THE Crusades had been a lesson in the liberal art of travelling. But very few people had ever ventured beyond the well- known beaten track which led from Venice to Jaffe. In the thirteenth century the Polo brothers, merchants of Venice, had wandered across the great Mongolian desert and after climbing mountains as high as the moon, they had found their way to the court of the great Khan of Cathay, the mighty emperor of China. The son of one of the Polos, by the name of Marco, had written a book about their adventures, which covered a period of more than twenty years. The astonished world had gaped at his descriptions of the golden towers of the strange island of Zipangu, which was his Italian way of spelling Japan. Many people had wanted to go east, that they might find this gold-land and grow rich. But the trip was too far and too dangerous and so they stayed at home.

Of course, there was always the possibility of making the voyage by sea. But the sea was very unpopular in the Middle Ages and for many very good reasons. In the first place, ships were very small. The vessels on which Magellan made his famous trip around the world, which lasted many years, were not as large as a modern ferryboat. They carried from twenty to fifty men, who lived in dingy quarters (too low to allow any of them to stand up straight) and the sailors were obliged to eat poorly cooked food as the kitchen arrangements were very bad and no fire could be made whenever the weather was the least bit rough. The mediaeval world knew how to pickle herring and how to dry fish. But there were no canned goods and fresh vegetables were never seen on the bill of fare as soon as the coast had been left behind. Water was carried in small barrels. It soon became stale and then tasted of rotten wood and iron rust and was full of slimy growing things. As the people of the Middle Ages knew nothing about microbes (Roger Bacon, the learned monk of the thirteenth century seems to have suspected their existence, but he wisely kept his discovery to himself) they often drank unclean water and sometimes the whole crew died of typhoid fever. Indeed the mortality on board the ships of the earliest navigators was terrible. Of the two hundred sailors who in the year 1519 left Seville to accompany Magellan on his famous voyage around the world, only eighteen returned. As late as the seventeenth century when there was a brisk trade between western Europe and the Indies, a mortality of 40 percent was nothing unusual for a trip from Amsterdam to Batavia and back. The greater part of these victims died of scurvy, a disease which is caused by lack of fresh vegetables and which affects the gums and poisons the blood until the patient dies of sheer exhaustion.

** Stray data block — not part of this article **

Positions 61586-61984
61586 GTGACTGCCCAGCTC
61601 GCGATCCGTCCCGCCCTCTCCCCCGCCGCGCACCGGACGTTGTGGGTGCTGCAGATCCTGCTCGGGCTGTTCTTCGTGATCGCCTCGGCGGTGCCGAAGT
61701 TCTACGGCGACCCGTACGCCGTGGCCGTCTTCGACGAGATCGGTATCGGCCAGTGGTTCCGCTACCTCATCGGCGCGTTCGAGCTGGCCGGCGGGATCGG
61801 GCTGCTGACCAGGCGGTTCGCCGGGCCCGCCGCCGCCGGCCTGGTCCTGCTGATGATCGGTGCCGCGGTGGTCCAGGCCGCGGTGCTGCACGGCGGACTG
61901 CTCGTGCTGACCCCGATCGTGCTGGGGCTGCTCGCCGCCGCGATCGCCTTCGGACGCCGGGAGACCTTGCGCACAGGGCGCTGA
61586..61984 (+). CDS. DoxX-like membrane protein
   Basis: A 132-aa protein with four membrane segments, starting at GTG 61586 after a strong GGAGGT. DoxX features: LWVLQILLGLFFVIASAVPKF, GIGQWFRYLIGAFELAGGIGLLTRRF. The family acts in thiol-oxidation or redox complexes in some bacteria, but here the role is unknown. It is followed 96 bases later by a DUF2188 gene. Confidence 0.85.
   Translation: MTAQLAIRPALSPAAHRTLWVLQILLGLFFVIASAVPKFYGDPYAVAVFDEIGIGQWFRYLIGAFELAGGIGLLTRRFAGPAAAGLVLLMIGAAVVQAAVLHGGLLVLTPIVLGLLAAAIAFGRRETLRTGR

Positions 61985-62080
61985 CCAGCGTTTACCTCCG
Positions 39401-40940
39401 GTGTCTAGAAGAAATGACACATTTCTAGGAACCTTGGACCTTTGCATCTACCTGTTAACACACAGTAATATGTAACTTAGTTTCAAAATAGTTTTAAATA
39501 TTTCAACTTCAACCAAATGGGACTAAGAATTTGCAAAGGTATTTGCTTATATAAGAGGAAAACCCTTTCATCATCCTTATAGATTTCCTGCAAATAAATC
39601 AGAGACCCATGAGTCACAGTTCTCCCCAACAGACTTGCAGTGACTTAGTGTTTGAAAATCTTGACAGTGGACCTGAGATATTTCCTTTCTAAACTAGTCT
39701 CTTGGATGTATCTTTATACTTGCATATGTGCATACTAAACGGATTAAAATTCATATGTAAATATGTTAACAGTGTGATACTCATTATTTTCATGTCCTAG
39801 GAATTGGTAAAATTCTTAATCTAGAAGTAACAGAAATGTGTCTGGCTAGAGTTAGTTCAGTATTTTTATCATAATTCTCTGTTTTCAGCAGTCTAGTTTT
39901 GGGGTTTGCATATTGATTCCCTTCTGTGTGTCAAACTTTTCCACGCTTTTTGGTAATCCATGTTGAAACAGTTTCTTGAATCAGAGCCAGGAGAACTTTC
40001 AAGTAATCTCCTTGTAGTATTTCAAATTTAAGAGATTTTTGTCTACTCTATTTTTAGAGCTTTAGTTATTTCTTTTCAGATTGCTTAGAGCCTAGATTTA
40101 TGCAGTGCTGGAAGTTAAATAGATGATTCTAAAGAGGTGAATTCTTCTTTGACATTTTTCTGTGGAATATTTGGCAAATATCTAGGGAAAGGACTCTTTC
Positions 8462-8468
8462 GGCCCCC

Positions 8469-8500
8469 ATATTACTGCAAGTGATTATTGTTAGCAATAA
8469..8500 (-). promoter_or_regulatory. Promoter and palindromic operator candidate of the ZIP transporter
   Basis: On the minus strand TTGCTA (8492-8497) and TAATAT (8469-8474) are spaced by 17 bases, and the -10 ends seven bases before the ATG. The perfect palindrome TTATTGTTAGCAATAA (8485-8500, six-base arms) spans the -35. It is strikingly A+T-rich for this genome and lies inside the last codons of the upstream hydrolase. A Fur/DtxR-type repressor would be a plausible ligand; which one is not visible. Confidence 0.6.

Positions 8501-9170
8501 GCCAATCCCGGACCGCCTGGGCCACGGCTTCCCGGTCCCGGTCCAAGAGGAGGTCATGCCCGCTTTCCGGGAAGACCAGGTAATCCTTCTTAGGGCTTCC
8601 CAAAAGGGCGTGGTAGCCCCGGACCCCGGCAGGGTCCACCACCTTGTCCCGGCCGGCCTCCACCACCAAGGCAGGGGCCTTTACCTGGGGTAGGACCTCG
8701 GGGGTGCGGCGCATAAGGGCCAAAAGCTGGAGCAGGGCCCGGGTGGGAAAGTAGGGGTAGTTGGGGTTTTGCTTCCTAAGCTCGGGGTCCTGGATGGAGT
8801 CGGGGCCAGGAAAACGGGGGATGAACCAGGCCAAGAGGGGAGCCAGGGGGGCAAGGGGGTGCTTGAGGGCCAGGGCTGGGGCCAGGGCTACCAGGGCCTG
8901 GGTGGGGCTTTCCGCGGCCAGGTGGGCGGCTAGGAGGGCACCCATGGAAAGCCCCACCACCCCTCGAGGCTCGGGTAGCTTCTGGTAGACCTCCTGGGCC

Under those circumstances you will understand that the sea did not attract the best elements of the population. Famous discoverers like Magellan and Columbus and Vasco da Gama travelled at the head of crews that were almost entirely composed of ex-jailbirds, future murderers and pickpockets out of a Job.

These navigators certainly deserve our admiration for the courage and the pluck with which they accomplished their hopeless tasks in the face of difficulties of which the people of our own comfortable world can have no conception. Their ships were leaky. The rigging was clumsy. Since the middle of the thirteenth century they had possessed some sort of a compass (which had come to Europe from China by way of Arabia and the Crusades) but they had very bad and incorrect maps. They set their course by God and by guess. If luck was with them they returned after one or two or three years. In the other case, their bleeched bones remained behind on some lonely beach. But they were true pioneers. They gambled with luck. Life to them was a glorious adventure. And all the suffering, the thirst and the hunger and the pain were forgotten when their eyes beheld the dim outlines of a new coast or the placid waters of an ocean that had lain forgotten since the beginning of time.

Again I wish that I could make this book a thousand pages long. The subject of the early discoveries is so fascinating. But history, to give you a true idea of past times, should be like those etchings which Rembrandt used to make. It should cast a vivid light on certain important causes, on those which are best and greatest. All the rest should be left in the shadow or should be indicated by a few lines. And in this chapter I can only give you a short list of the most important discoveries.

Keep in mind that all during the fourteenth and fifteenth centuries the navigators were trying to accomplish just ONE THING - they wanted to find a comfortable and safe road to the empire of Cathay (China), to the island of Zipangu (Japan) and to those mysterious islands, where grew the spices which the mediaeval world had come to like since the days of the Crusades, and which people needed in those days before the introduction of cold storage, when meat and fish spoiled very quickly and could only be eaten after a liberal sprinkling of pepper or nutmeg.